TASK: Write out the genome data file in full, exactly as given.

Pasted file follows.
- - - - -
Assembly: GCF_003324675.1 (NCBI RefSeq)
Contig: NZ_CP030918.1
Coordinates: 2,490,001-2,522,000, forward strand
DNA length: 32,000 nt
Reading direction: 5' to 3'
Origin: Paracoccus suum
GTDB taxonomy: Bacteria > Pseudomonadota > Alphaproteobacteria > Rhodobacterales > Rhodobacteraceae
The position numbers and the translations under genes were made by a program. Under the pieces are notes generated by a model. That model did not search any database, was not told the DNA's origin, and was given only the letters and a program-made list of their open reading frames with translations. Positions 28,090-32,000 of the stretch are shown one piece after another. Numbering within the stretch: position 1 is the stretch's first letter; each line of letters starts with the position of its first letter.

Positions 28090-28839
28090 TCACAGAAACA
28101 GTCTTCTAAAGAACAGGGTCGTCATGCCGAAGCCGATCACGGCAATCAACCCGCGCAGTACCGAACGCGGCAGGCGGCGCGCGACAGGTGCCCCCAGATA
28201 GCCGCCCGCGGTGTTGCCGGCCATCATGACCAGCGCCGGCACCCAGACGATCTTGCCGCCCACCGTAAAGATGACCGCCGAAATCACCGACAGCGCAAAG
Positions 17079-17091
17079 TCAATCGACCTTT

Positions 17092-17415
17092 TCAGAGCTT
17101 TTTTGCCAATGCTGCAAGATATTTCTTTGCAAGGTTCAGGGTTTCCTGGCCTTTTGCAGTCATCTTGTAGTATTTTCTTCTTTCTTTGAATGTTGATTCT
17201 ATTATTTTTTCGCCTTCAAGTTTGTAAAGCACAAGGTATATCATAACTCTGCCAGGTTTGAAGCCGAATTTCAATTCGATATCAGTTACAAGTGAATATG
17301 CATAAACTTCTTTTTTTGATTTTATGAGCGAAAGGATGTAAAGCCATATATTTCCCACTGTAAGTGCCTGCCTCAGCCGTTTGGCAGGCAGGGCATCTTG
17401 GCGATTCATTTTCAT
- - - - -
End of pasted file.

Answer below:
Assembly: GCF_003324675.1 (NCBI RefSeq)
Contig: NZ_CP030918.1
Coordinates: 2,490,001-2,522,000, forward strand
DNA length: 32,000 nt
Reading direction: 5' to 3'
Origin: Paracoccus suum
GTDB taxonomy: Bacteria > Pseudomonadota > Alphaproteobacteria > Rhodobacterales > Rhodobacteraceae
The position numbers and the translations under genes were made by a program. Under the pieces are notes generated by a model. That model did not search any database, was not told the DNA's origin, and was given only the letters and a program-made list of their open reading frames with translations. Positions 28,090-32,000 of the stretch are shown one piece after another. Numbering within the stretch: position 1 is the stretch's first letter; each line of letters starts with the position of its first letter.

Positions 28090-28839
28090 TCACAGAAACA
28101 GTCTTCTAAAGAACAGGGTCGTCATGCCGAAGCCGATCACGGCAATCAACCCGCGCAGTACCGAACGCGGCAGGCGGCGCGCGACAGGTGCCCCCAGATA
28201 GCCGCCCGCGGTGTTGCCGGCCATCATGACCAGCGCCGGCACCCAGACGATCTTGCCGCCCACCGTAAAGATGACCGCCGAAATCACCGACAGCGCAAAG
Positions 17079-17091
17079 TCAATCGACCTTT

Positions 17092-17415
17092 TCAGAGCTT
17101 TTTTGCCAATGCTGCAAGATATTTCTTTGCAAGGTTCAGGGTTTCCTGGCCTTTTGCAGTCATCTTGTAGTATTTTCTTCTTTCTTTGAATGTTGATTCT
17201 ATTATTTTTTCGCCTTCAAGTTTGTAAAGCACAAGGTATATCATAACTCTGCCAGGTTTGAAGCCGAATTTCAATTCGATATCAGTTACAAGTGAATATG
17301 CATAAACTTCTTTTTTTGATTTTATGAGCGAAAGGATGTAAAGCCATATATTTCCCACTGTAAGTGCCTGCCTCAGCCGTTTGGCAGGCAGGGCATCTTG
17401 GCGATTCATTTTCAT